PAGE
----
dently seen. Afterwards the Poetical Books of Scriplure may be studied, and last of all the Prophecies of Daniel and St. John. As to the Revelation of St. John, I'would have every man left to himself how far he will study it; only it seems certain to me, that the spirit of God designed to draw in shades in that Revelation, the future state of the Church, till the general consummation of all things, and not barely to give such temporary predictions as Grotius and Dr. Hammond would inake us believe. If the Bible be read in this order, in a regular way, and with the same application that we read a new book just come out, I will answer for it, the profit will be unspeakable. The first time I would advise our student to use commentators very sparingly, and rather mask down what he does not comprehend, to be examined upon a review at last, than to consult other men as often as he finds himself at a stop. I would also advise him to read it this first time in our common English translation. That is the language in which we are to instruct the people. Its phraseology ought always to be familiar to us. That we daily hear read in the church. To it all our books of divinity are accommodated.' But then afterwards the Old Testament should be read along with the LXX, and the vulgar Latin; and the New Testament with the Greek. The Evangelists and the Apostles formed their Greek style upon the translation of the Old Testament (which if not all, yet at least the Pentateuch was made by the LXXII. interpreters at the command of Ptolemy Philadelphus), and that they generally use when they quote any text out of the Old Testament, for which reason a familiar acquaintance with the text of that translation, will conduce exceedingly to the understanding the Greek text itself of the New. " 4. When the Holy Seriptures have been thus catefully read by themselves, it will be proper to take some com-.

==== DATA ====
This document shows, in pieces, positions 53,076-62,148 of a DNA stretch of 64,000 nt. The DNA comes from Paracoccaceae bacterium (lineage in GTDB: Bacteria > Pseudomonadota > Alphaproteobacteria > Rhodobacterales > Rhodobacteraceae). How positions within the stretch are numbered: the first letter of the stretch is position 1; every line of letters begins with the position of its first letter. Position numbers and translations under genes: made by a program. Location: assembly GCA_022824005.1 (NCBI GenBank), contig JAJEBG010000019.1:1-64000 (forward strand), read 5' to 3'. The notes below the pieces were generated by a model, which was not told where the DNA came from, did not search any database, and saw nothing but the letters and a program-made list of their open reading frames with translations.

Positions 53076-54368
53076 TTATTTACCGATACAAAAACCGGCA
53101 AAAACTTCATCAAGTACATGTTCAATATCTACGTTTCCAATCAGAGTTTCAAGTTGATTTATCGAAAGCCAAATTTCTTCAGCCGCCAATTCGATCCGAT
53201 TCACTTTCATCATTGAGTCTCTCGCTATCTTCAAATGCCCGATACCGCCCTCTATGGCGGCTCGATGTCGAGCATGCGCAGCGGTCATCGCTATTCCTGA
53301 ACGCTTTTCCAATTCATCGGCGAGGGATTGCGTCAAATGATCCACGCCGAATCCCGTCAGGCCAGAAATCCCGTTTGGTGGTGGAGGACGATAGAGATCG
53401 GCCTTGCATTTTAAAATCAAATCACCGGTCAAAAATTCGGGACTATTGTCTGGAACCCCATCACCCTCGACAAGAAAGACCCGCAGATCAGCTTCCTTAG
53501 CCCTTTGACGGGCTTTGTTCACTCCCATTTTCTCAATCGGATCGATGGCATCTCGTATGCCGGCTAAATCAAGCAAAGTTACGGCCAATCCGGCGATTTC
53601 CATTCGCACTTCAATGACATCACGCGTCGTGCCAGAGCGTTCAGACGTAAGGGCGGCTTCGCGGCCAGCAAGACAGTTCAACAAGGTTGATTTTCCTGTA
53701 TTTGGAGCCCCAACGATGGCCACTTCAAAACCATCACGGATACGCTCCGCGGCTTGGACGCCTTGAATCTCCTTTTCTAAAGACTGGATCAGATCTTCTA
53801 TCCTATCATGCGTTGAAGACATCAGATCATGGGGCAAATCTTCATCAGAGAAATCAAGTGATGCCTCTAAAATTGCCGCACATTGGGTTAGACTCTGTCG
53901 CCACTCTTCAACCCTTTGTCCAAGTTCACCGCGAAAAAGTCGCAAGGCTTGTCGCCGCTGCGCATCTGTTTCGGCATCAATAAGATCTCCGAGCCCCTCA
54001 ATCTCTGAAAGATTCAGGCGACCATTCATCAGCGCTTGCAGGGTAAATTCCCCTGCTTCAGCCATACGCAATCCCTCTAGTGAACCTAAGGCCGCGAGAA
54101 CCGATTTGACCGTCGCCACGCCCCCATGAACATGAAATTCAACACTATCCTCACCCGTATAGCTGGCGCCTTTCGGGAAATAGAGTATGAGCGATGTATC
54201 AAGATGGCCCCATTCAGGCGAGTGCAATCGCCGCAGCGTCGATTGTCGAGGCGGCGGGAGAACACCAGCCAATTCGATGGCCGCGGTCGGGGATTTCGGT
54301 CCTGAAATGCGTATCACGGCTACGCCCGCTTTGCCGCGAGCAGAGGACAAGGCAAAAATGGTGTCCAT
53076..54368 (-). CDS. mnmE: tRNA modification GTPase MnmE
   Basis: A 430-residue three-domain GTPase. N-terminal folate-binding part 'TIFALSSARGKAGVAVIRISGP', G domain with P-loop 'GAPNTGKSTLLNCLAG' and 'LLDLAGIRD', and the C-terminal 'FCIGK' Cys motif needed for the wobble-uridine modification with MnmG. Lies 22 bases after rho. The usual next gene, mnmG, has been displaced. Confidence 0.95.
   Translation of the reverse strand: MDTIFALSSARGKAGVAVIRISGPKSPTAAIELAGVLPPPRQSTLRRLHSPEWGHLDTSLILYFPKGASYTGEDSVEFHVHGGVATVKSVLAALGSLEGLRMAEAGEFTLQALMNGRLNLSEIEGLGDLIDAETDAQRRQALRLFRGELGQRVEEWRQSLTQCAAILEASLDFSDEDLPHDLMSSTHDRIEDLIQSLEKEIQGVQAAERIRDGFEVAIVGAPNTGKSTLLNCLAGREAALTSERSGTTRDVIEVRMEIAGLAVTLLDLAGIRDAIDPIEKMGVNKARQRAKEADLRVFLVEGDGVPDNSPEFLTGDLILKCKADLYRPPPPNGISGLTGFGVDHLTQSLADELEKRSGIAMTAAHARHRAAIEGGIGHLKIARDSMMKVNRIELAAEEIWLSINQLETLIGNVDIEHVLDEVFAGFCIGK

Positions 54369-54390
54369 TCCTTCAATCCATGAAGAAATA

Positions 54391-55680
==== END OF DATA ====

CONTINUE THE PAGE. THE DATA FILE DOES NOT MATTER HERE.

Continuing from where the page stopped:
mentators.